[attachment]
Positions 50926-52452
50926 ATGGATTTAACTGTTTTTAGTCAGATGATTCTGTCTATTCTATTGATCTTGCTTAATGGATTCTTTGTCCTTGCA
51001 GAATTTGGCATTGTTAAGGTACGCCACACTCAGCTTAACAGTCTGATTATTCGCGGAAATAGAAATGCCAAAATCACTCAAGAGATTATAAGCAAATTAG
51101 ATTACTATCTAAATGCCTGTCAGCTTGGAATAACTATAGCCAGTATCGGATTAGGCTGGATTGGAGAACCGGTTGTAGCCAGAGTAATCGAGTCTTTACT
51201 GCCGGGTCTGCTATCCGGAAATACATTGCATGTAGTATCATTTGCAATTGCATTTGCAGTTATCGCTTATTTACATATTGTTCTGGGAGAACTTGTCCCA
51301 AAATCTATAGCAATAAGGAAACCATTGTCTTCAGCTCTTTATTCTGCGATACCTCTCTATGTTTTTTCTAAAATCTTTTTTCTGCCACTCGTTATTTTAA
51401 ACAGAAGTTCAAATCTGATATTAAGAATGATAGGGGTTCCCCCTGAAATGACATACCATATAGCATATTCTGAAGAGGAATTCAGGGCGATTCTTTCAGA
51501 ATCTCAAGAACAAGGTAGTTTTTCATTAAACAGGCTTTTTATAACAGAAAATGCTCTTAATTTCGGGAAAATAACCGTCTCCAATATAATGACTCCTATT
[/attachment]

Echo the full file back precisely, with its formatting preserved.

Positions 50926-52452
50926 ATGGATTTAACTGTTTTTAGTCAGATGATTCTGTCTATTCTATTGATCTTGCTTAATGGATTCTTTGTCCTTGCA
51001 GAATTTGGCATTGTTAAGGTACGCCACACTCAGCTTAACAGTCTGATTATTCGCGGAAATAGAAATGCCAAAATCACTCAAGAGATTATAAGCAAATTAG
51101 ATTACTATCTAAATGCCTGTCAGCTTGGAATAACTATAGCCAGTATCGGATTAGGCTGGATTGGAGAACCGGTTGTAGCCAGAGTAATCGAGTCTTTACT
51201 GCCGGGTCTGCTATCCGGAAATACATTGCATGTAGTATCATTTGCAATTGCATTTGCAGTTATCGCTTATTTACATATTGTTCTGGGAGAACTTGTCCCA
51301 AAATCTATAGCAATAAGGAAACCATTGTCTTCAGCTCTTTATTCTGCGATACCTCTCTATGTTTTTTCTAAAATCTTTTTTCTGCCACTCGTTATTTTAA
51401 ACAGAAGTTCAAATCTGATATTAAGAATGATAGGGGTTCCCCCTGAAATGACATACCATATAGCATATTCTGAAGAGGAATTCAGGGCGATTCTTTCAGA
51501 ATCTCAAGAACAAGGTAGTTTTTCATTAAACAGGCTTTTTATAACAGAAAATGCTCTTAATTTCGGGAAAATAACCGTCTCCAATATAATGACTCCTATT